The book is unusual in that Lippman spends more time relating Lu’s childhood and family life than she does the novel’s nominal plot, which concerns a murder case that Lu prosecutes. But Lippman’s portrayal of Lu’s girlhood and family is so exceptional, readers won’t miss the legal drama. You rarely find characterizations as sensitive as these in genre fiction or, indeed, any fiction ... Lippman’s novels are tough-minded, entertaining, heartfelt and wise, and they have deservedly won the Edgar award, the Anthony, the Agatha and every other crime-fiction prize. She’s one of today’s essential writers, and this, her 20th novel, reminds us why.
Ultimately, Wilde Lake is not so much a crime novel that rises to the level of serious literature as serious literature that rises to the level of great crime fiction ... In the case of this novel, the form allows the author to share her outspoken female wisdom on everything from civil rights — though recent events in Baltimore are only alluded to, they haunt the narrative — to homosexuality during the poisonous Reagan era to parenthood. Though we always want there to be a reason for the things our children do, Lu says as narrator, sometimes 'the wheel spins and you get a damaged kid.'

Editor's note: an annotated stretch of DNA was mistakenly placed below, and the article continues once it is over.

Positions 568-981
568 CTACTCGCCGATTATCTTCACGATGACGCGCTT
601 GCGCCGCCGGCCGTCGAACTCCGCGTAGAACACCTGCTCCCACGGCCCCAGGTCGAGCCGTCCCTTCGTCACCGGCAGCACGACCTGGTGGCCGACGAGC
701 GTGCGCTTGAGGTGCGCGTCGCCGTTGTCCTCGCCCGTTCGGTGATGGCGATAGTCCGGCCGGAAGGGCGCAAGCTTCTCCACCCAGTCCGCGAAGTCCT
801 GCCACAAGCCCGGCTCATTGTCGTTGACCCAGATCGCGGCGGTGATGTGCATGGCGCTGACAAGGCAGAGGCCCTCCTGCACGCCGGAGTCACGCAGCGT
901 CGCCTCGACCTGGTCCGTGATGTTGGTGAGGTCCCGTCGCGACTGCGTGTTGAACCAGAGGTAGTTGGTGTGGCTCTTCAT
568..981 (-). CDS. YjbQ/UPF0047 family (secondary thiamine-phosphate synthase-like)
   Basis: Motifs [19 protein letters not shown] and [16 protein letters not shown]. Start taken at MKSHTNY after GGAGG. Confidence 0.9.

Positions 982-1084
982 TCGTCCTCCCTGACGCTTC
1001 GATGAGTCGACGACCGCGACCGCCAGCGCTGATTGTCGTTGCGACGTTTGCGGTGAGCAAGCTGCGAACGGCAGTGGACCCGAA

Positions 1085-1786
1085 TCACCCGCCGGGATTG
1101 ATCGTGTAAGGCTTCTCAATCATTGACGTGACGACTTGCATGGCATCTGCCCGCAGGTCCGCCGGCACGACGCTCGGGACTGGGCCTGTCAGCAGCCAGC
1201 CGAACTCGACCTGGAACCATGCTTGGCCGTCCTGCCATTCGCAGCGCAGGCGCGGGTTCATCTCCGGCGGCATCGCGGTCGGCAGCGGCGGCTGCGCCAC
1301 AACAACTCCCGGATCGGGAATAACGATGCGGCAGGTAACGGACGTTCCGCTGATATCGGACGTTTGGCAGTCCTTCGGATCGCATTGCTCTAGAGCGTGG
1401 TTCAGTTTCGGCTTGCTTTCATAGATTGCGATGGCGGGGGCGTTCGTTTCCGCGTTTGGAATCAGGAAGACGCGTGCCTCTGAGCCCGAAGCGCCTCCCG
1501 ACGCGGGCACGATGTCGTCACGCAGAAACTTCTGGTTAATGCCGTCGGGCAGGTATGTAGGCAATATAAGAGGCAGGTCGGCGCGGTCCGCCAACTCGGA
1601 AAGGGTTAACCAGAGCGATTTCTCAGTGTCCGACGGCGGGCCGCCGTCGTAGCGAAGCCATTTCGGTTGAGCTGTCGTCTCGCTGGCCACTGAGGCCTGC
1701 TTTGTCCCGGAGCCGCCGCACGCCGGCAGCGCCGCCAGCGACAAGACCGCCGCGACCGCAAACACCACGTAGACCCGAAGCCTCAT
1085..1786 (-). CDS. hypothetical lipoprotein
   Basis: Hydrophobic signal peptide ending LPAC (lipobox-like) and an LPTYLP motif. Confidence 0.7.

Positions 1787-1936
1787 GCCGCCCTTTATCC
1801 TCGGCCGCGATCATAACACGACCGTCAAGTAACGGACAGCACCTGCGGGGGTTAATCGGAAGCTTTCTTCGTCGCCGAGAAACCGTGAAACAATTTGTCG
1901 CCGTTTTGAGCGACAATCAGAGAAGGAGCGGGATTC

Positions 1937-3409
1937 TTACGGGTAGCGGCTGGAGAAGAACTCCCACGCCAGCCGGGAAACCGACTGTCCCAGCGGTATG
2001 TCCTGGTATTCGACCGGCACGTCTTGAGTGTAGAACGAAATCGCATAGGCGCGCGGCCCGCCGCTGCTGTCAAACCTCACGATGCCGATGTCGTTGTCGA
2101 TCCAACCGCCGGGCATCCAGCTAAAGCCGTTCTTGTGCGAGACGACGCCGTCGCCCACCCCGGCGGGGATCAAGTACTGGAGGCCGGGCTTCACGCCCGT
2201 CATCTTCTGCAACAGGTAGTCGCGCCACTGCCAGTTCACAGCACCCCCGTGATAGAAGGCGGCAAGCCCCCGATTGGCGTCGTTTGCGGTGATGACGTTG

Wilde Lake is engrossing, suspenseful and substantial, its wit easing a sober, somewhat elegiac air. Lu is surrounded by loss, not only of the utopian dream but of so many people in her life: her mother, her husband, her brother’s best friend (dead of AIDS). And then there’s the lingering shadow of the three homicides — the killing on AJ’s graduation night, her father’s prosecution and the Drysdale case — that tie together past and present ... the conclusion of Wilde Lake is not its high point. Lippman artfully exploits the expectations of mystery readers to augment her plot’s surprises. But too much has been hidden without good reason, both by the characters and by the author.